SANTA CRUZ, Calif. (KION) A growing national movement amid the protests to end police brutality and systemic racism is a call to defund local police departments.
“If we come out of this with a budget that looks substantially like it did before, we have not paid attention to the national conversation,” co-chair of Democratic Socialists of America Santa Cruz Jeb Purucker said.
However, Santa Cruz Police Chief Andy Mills said locally defunding could have severe consequences. Mills said his department responds to more than 100,000 calls a year, yet its staffing level is below law enforcement recommendations. There are about 90 Santa Cruz Police officers and Mills said there should be roughly 120.
Mills cited the usefulness of equipment, like the federally purchased BearCat, that police used to safely rescue injured officers in the Ben Lomond ambush that killed Santa Cruz County Sheriff Sgt. Damon Gutzwiller.
“Our officers went in there with the realization they might have to face someone throwing a pipe bomb at them. That is exactly the purpose of that armored vehicle,” Mills said.
Advocates for reform say abolishing the police will be a long term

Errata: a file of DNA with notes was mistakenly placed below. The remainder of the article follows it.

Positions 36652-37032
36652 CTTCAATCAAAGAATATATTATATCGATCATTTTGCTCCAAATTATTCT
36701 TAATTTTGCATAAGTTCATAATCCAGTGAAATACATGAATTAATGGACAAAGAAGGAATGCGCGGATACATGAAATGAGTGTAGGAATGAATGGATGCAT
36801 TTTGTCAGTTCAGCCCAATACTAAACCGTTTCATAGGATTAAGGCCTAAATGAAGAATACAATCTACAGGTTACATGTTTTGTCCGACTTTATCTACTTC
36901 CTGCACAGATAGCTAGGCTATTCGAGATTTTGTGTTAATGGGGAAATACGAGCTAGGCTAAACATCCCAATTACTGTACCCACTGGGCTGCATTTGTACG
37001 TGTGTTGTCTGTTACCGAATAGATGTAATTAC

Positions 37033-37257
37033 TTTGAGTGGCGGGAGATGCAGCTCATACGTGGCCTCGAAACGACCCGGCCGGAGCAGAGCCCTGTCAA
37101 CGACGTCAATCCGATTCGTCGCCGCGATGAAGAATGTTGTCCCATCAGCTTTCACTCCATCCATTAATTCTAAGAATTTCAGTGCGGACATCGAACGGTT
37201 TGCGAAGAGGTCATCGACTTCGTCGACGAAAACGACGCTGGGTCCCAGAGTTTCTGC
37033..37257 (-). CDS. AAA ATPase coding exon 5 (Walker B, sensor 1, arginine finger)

process that starts with re-allocating funds to strengthen
social services, education, housing and mental health programs.
“We need a society where we approach our problems with care, not violence,” Purucker said.
Those in favor of defunding police, like the Democratic Socialists of Santa Cruz say cops are not equipped to respond to a majority of the calls they show up to.
“88 percent of the calls they respond to are non-violent property crimes. These aren’t things you need to bring a gun into the situation to handle,” Purucker said.
“Who responds to the homeless calls? The police. Who has people out in the field doing homeless response? The police. Who does mental health stuff? The police. I would love for someone else to step up to that. Where are they? Where have they been?” Mills said.
Advocates for reform argue the only option is for voters to re-build the system.
“The idea that we can train the racism out of the system or something like that...No. It's structural. It's built into what policing is,” Purucker said.
Chief Mills said in just the last few weeks several changes have been made to improve community policing, like banning carotid restraint chokehold and are in the process of eliminating predictive policing and use of facial recognition technology.